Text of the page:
JOHN, his successor;He was succeeded by his elder son,
JOHN KEANE (1757-1829), of Belmont, who was created a baronet in 1801.
He married firstly, Sarah, daughter of Richard Keily, of Lismore, and sister of John Keily, of Belgrove, and had issue,
RICHARD, of whom presently;Sir John wedded secondly, in 1804, Dorothy, widow of Philip Champion Crespigny, of Aldborough, Suffolk, and had issue,
John, 1ST BARON KEANE; Commander-in-Chief, India;
George Michael.He was succeeded by his eldest son,
SIR RICHARD KEANE, 2nd Baronet (1780-1855), Lieutenant-Colonel, Waterford Militia, who married, in 1814, Elizabeth, widow of Samuel Penrose, of Waterford, and daughter of Richard Sparrow, of Oaklands, Clonmel, and had issue,
JOHN HENRY, his successor;Sir Richard was succeeded by his elder son,
Leopold George Frederick.
SIR JOHN HENRY KEANE, 3rd Baronet (1816-81), who espoused firstly, in 1844, Laura, daughter of the Rt Hon Richard Keatinge, and had issue,
RICHARD HENRY, his successor;Sir John married secondly, in 1880, Harriet Thorneycroft.
Laura Ellen Flora.
He was succeeded by his eldest son,
SIR RICHARD HENRY KEANE, 4th Baronet, DL (1845-92), High Sheriff of County Waterford, 1882, who wedded, in 1872, Adelaide Sidney, daughter of John Vance, and had issue,
JOHN, his successor;Sir Richard was succeeded by his eldest son,
SIR JOHN KEANE, 5th Baronet (1873-1956), High Sheriff of County Waterford, 1911, who wedded, in 1907, the Lady Eleanor Lucy Hicks-Beach, daughter of Michael, 1st Earl St Aldwyn, and had issue,
RICHARD MICHAEL, his successor;Sir John was succeeded by his only son,
Adelaide Mary; Sheila; Madeline Lucy.
SIR RICHARD MICHAEL KEANE, 6th Baronet (1909-2010), who married, in 1939, Olivia Dorothy, daughter of Oliver Hawkshaw, and had issue,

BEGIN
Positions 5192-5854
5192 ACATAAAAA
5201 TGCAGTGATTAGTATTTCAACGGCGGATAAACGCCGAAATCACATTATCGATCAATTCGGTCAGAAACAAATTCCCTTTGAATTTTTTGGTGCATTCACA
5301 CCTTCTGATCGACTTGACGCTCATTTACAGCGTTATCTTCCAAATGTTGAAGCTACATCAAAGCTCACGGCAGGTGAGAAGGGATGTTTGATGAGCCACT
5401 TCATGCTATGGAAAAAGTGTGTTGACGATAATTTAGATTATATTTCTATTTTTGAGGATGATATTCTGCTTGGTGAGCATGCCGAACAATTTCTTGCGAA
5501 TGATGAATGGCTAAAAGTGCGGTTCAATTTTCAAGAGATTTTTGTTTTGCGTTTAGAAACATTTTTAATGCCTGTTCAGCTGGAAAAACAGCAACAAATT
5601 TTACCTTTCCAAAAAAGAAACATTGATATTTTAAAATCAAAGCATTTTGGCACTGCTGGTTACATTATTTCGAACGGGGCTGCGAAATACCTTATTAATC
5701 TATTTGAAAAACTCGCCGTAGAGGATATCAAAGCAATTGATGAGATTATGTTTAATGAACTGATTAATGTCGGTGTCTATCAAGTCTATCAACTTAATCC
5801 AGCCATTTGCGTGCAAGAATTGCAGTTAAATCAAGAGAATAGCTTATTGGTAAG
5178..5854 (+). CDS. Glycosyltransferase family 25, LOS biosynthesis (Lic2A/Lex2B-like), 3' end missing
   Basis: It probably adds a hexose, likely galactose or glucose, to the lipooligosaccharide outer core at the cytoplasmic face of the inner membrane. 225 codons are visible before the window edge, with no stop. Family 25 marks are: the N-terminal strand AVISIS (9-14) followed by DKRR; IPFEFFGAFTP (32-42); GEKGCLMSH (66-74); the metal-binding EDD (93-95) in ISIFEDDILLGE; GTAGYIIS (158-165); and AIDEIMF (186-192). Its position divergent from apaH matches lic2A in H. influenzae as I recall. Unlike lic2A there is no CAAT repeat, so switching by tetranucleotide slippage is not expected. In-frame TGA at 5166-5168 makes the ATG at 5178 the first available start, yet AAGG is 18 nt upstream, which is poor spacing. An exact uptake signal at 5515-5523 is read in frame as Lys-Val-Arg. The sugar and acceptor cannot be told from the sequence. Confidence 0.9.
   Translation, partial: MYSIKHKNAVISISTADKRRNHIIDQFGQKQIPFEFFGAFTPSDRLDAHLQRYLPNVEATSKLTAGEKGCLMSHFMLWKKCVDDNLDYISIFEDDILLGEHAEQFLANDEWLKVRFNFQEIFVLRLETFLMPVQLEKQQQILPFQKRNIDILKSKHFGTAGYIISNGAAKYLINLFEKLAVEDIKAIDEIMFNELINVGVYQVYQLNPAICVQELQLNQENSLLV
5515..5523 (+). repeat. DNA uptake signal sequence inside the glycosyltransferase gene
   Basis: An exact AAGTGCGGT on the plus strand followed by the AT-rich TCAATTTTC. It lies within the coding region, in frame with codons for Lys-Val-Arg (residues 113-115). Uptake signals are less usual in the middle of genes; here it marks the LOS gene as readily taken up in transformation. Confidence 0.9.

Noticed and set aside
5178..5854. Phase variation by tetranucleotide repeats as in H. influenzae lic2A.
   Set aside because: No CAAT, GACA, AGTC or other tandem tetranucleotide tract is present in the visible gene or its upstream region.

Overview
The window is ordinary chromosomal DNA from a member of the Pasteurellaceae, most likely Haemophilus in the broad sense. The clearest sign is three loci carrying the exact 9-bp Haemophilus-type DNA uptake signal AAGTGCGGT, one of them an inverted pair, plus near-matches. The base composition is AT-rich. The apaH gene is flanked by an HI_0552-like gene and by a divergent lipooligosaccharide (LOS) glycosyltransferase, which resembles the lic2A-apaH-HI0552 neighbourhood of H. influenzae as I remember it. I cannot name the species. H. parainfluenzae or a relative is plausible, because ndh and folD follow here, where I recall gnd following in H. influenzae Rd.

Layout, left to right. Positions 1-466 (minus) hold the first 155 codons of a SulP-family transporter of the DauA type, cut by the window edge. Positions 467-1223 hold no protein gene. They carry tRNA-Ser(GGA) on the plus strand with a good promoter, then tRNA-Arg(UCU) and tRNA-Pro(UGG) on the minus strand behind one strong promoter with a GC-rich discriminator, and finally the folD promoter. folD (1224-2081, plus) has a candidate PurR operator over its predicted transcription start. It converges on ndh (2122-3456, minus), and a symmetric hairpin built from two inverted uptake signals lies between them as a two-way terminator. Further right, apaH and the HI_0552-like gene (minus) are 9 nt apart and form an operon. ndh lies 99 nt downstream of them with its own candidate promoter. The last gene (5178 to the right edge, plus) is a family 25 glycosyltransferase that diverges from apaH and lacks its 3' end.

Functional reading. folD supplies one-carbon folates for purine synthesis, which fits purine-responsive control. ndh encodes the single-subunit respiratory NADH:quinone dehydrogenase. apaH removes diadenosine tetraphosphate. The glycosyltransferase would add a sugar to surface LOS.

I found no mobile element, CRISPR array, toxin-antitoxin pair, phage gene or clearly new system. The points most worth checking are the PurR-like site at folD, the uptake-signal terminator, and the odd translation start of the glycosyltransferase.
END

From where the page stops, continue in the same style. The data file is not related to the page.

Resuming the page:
JOHN CHARLES, his successor;Sir Richard was succeeded by his elder son,
SIR (JOHN) CHARLES KEANE, 7th and present Baronet (1941-), of Cappoquin, who married, in 1977, Corinne, daughter of Jean Everard de Harzir, and has issue,
It has a handsome seven-bay ashlar front which faces the town of Cappoquin, towards the River Blackwater.
The centre block has a three-bay breakfront, with round-headed windows; prominent quoins; balustraded roof parapet with urns.
The house was burnt in 1923, though later rebuilt with the fine plasterwork interior restored.
When Cappoquin was rebuilt, the front facing the river became the garden front.
The entrance hall has a stone, flagged floor and a frieze of plasterwork in the 18th century manner.
Beyond this hall, there is a top-lit staircase hall with coffered dome.
CAPPOQUIN HOUSE dominates the River Blackwater. Downstream, Dromana, the great castle of the Earl of Desmond, can be seen.
The Keane family have lived at Cappoquin for the last three centuries. They are an old Irish family, descended from the O’Cahan clan of Ulster, who were feudal tenants of the O’Neills.
Most of their lands, beside the River Bann in County Londonderry, were forfeited in the first Plantation of Ulster in 1610. The family consequently resettled in County Waterford, west of the River Shannon.
At the end of the 17th century, George O’Cahan changed his name to Keane, became a protestant and entered government service as a lawyer.
On retirement he leased the town of Cappoquin with extensive farm and mountain land from the Earl of Cork under three 999 year leases.
THE GARDENS were laid out in the mid-19th century, but there are vestiges of earlier periods in walls, gateways and streams.
It was taken in hand by Olivia, Lady Keane, in the 1950s and expanded by her in the late 1970s.
It reflects much of her taste and extensive knowledge of plants.
First published in January, 2013.